Fashion products haven’t all been complete rubbish afterthoughts though. Although not a smartphone in the modern Android sense, 2006’s LG Prada was a fashion phone with some surprisingly decent hardware.
While the build quality was, ironically, rather shoddy, the LG Prada came with Bluetooth 2.0, a capacitive touchscreen, and a microSD card slot, which were all cutting-edge innovations at the time. The phone also came with a more comprehensive 2MP camera and a flashier package than that of the original iPhone. Talk about luxury. That said, the phone lacked Wi-Fi and a full keyboard layout, yet cost a whopping $849 back in the day.
HTC and Beats
Love or hate the brand, Beats has never been shy about putting its name front and center. In its early years before Apple bought it out, Beats was actually owned by HTC (remember them?). The company was keen to leverage its 2011 purchase, slapping the Beats Audio logo across a bunch of smartphones. Handsets included the HTC Sensation XE all the way back in 2011, followed by the HTC One X, One S, and One V, along with a few others up until 2013.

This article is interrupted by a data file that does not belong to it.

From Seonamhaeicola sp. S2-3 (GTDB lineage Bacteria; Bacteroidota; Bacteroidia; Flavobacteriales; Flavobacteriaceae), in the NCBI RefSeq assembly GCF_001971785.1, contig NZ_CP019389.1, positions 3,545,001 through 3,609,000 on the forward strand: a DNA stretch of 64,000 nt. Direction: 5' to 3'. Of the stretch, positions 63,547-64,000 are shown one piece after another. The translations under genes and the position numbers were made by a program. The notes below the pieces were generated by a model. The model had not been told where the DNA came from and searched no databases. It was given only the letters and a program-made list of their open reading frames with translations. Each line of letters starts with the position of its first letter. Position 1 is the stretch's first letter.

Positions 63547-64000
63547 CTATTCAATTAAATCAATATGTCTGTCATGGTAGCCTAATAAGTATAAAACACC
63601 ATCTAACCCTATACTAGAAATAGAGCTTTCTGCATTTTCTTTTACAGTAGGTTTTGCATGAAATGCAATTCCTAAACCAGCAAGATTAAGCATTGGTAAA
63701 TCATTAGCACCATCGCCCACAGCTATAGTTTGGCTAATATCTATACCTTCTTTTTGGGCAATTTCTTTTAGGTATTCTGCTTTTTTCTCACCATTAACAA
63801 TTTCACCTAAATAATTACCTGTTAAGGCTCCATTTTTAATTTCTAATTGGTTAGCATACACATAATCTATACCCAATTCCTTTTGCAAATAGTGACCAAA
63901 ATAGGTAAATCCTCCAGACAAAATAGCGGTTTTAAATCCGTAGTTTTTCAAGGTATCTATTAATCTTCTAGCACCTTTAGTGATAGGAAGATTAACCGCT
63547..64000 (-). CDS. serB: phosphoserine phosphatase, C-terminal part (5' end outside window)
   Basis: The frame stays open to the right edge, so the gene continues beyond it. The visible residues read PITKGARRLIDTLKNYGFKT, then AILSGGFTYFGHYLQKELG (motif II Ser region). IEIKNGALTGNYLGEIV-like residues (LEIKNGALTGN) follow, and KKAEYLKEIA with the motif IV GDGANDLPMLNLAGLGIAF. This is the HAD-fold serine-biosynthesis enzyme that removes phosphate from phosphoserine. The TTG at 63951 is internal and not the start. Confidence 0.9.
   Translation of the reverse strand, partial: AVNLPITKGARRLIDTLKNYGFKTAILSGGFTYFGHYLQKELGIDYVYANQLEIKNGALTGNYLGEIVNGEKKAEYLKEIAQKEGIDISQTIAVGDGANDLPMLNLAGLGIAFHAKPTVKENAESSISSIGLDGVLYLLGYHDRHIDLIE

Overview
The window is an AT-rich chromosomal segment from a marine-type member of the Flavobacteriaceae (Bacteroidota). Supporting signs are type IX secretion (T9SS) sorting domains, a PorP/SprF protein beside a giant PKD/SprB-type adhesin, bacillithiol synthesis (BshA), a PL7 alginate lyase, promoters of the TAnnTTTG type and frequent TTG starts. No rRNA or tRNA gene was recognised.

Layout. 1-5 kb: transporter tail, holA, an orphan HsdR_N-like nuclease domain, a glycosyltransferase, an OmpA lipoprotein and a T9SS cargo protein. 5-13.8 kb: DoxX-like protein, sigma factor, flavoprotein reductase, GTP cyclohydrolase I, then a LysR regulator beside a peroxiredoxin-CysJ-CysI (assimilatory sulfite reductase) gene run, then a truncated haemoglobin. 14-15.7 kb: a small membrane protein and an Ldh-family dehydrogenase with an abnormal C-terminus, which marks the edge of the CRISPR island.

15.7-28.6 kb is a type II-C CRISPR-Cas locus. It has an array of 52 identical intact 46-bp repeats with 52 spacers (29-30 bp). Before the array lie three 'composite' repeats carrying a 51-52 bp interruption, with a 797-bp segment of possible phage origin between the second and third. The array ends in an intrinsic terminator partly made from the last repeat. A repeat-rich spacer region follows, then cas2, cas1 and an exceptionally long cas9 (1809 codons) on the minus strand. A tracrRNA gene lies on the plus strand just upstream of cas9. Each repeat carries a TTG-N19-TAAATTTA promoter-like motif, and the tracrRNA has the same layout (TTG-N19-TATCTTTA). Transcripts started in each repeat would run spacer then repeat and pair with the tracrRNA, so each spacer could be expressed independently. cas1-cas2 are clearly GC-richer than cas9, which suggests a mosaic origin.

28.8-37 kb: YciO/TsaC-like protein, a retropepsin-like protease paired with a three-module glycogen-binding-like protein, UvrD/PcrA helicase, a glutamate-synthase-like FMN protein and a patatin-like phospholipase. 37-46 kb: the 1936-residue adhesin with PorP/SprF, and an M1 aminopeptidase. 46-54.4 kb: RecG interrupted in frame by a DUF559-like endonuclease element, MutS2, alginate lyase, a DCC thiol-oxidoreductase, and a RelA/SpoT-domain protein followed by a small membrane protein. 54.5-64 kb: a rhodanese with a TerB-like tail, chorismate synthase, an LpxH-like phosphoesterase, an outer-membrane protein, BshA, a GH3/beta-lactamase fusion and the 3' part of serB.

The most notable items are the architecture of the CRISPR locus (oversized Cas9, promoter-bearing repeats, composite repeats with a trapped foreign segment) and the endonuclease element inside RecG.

Read more: Did you know: HTC owned Beats before Apple
While HTC did eventually carve a niche out for itself as one of the few companies to offer decent stereo front-facing speakers, the Beats partnership wasn’t particularly appreciated at the time. Despite the marketing hype about audiophile sound, HTC’s Beats integration was little more than a fancy equalizer. The sort of thing you can find in basically any music player app. Consumers quickly saw through the ruse and it all ended up with HTC being heavily criticized for overcharging its customers. Furthermore, the HTC One X didn’t even come with Beats earbuds in the box in the US, Canada, Australia, or most of Europe. Talk about a marketing mess.